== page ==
David C. Barrow Jr. (1852-1929)
David Barrow Jr. served as chancellor of the University of Georgia from 1906 to 1925,
Barrow's dedication to public service and education was in part an outgrowth of his family's tradition. David Crenshaw Barrow Jr. was born in 1852 in Oglethorpe County, where his father, David C. Barrow Sr., was a leading planter and a trustee of the university. His mother, Sarah Pope Barrow, was the granddaughter of former governor and senator Wilson Lumpkin. She died when Barrow was three. The principal influences on his character were his father, his maternal grandmother, Lucy Lumpkin Pope, and his governess (later his stepmother), Priscilla Flint Sawyer. Barrow's values were also molded by a conversion to Methodism as a young man.
Barrow was educated at the University of Georgia, receiving both a B.S. and a degree in engineering in 1874. After trying the law and geological surveying, he became in turn a popular professor of mathematics and engineering, a department head, dean under Chancellor Walter B. Hill, acting chancellor upon Hill's death (1905), and in 1906, chancellor. Building upon Hill's vision and plans (many of which he had helped formulate as dean), Barrow led the university through a period of great growth.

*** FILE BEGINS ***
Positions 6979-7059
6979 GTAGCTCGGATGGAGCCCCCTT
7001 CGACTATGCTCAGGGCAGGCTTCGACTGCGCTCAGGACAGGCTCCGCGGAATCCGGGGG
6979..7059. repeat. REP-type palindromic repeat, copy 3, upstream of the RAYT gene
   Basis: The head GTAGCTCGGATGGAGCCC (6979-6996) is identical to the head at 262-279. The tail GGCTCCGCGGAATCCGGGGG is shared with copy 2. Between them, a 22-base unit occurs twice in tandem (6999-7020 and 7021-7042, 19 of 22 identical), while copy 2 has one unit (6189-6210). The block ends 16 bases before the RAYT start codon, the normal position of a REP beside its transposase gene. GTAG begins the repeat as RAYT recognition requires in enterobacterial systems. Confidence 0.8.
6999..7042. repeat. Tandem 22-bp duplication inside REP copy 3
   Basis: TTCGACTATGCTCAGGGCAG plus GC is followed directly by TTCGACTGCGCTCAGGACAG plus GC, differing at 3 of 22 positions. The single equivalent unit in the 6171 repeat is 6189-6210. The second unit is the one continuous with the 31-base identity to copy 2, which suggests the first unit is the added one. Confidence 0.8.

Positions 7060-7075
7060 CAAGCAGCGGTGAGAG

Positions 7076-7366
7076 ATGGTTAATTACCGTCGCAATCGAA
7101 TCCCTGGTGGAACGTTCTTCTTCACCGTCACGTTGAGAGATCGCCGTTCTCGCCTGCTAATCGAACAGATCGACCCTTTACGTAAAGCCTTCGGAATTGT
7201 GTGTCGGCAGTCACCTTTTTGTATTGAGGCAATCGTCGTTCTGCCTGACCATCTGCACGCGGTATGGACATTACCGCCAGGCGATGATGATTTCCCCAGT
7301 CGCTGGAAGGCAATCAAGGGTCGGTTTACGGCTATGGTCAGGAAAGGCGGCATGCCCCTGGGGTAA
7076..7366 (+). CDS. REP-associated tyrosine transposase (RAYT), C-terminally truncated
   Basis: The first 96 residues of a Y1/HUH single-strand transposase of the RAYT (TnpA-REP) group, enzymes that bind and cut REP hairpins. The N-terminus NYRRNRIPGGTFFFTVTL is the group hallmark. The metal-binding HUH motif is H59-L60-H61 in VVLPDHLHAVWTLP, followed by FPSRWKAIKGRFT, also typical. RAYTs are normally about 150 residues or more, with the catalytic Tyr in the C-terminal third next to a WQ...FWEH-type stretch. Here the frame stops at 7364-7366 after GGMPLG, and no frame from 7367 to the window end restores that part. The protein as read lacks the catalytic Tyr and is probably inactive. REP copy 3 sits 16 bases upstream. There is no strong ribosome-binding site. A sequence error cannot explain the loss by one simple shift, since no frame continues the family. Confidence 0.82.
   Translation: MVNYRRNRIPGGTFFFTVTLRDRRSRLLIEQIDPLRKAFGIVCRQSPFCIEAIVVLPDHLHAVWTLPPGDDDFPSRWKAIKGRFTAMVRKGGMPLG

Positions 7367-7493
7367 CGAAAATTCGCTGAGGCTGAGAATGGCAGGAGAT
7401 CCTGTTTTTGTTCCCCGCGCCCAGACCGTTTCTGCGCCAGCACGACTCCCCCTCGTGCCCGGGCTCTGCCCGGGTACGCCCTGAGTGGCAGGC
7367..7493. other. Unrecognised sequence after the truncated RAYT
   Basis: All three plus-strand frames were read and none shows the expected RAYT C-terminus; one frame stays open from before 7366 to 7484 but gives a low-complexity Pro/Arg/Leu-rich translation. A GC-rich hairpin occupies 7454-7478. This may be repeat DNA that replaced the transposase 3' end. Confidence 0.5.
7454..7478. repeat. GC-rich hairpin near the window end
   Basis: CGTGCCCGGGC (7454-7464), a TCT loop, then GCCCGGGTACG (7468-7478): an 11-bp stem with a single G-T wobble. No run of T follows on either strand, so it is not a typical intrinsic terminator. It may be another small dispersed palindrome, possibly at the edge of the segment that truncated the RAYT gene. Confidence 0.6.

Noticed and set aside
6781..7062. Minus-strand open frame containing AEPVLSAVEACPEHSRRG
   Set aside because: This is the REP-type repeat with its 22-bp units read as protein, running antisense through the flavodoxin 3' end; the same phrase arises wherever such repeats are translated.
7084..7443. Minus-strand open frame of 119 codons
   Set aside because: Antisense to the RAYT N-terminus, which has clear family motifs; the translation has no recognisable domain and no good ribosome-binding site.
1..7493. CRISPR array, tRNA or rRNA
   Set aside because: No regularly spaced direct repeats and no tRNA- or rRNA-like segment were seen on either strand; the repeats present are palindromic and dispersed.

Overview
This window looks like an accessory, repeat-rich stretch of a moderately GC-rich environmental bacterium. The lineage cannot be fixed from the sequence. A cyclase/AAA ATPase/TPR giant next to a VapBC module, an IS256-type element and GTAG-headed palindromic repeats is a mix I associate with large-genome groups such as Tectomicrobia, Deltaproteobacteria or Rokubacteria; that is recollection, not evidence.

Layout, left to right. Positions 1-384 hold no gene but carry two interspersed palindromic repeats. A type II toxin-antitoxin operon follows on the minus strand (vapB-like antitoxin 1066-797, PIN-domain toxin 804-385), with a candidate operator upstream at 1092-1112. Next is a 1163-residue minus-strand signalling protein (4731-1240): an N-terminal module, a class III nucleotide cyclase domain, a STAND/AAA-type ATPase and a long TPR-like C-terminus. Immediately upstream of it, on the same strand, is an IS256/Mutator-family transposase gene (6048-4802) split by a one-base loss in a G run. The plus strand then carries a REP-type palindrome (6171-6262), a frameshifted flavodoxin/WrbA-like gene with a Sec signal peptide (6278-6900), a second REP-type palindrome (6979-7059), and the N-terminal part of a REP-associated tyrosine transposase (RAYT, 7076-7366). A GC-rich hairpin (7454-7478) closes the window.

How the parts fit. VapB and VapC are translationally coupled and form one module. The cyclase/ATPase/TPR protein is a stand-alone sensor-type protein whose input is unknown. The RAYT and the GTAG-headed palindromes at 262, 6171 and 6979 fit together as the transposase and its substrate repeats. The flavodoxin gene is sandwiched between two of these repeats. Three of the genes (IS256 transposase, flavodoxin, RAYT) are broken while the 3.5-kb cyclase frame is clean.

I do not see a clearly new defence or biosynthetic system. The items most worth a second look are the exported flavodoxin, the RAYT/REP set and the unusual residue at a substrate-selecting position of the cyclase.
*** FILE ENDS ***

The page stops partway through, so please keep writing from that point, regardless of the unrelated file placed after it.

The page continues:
At the time of his appointment as chancellor, the University of Georgia could be accurately described as a collection of colleges,
Barrow's contributions to the university, however, cannot be measured solely in statistics. His moral and spiritual influence
Barrow's accomplishments were also partly due to his political astuteness. The other state colleges were part of the university by law though not in fact and thus included in Barrow's administrative duties. Controversies developed with both the Georgia Institute of Technology in Atlanta and the all-female Georgia Normal and Industrial College (later Georgia College and State University) in Milledgeville, two schools aggressively seeking independence from the university in Athens. Barrow resolved these disputes adroitly.
He also used his political skills in dealing with the usual problems of administering a university, such as the place of intercollegiate athletics and the role of powerful deans with statewide constituencies (especially the College of Agriculture). Barrow often had to lobby the legislature for funds.
Barrow was often called upon for public service outside of his university duties. In 1907, at the request of Booker T. Washington, Barrow served on the board of the Jeanes Fund for the improvement of rural education for African Americans. Central of Georgia Railway strike in 1909. After black workers were hired to work alongside whites, white employees of the railroad, who were represented by the Brotherhood of Locomotive Firemen and Enginemen, called a strike. The black employees received a lower wage than their white counterparts. The issue was settled by a federal board of arbitration, which ruled that black workers should be paid equal pay for equal work. Barrow's vote thus led to the retention of black firemen at equal pay with whites.
Barrow's personal life was also rich and full. He married Frances Ingle Childs of Athens in 1879, and they had four children and ten grandchildren. Barrow's name survives in Barrow County, in an Athens elementary school and an Athens street, and at the University of Georgia in Barrow Hall and the David C. Barrow Chair of Mathematics. Barrow died in 1929.
Media Gallery: David C. Barrow Jr. (1852-1929)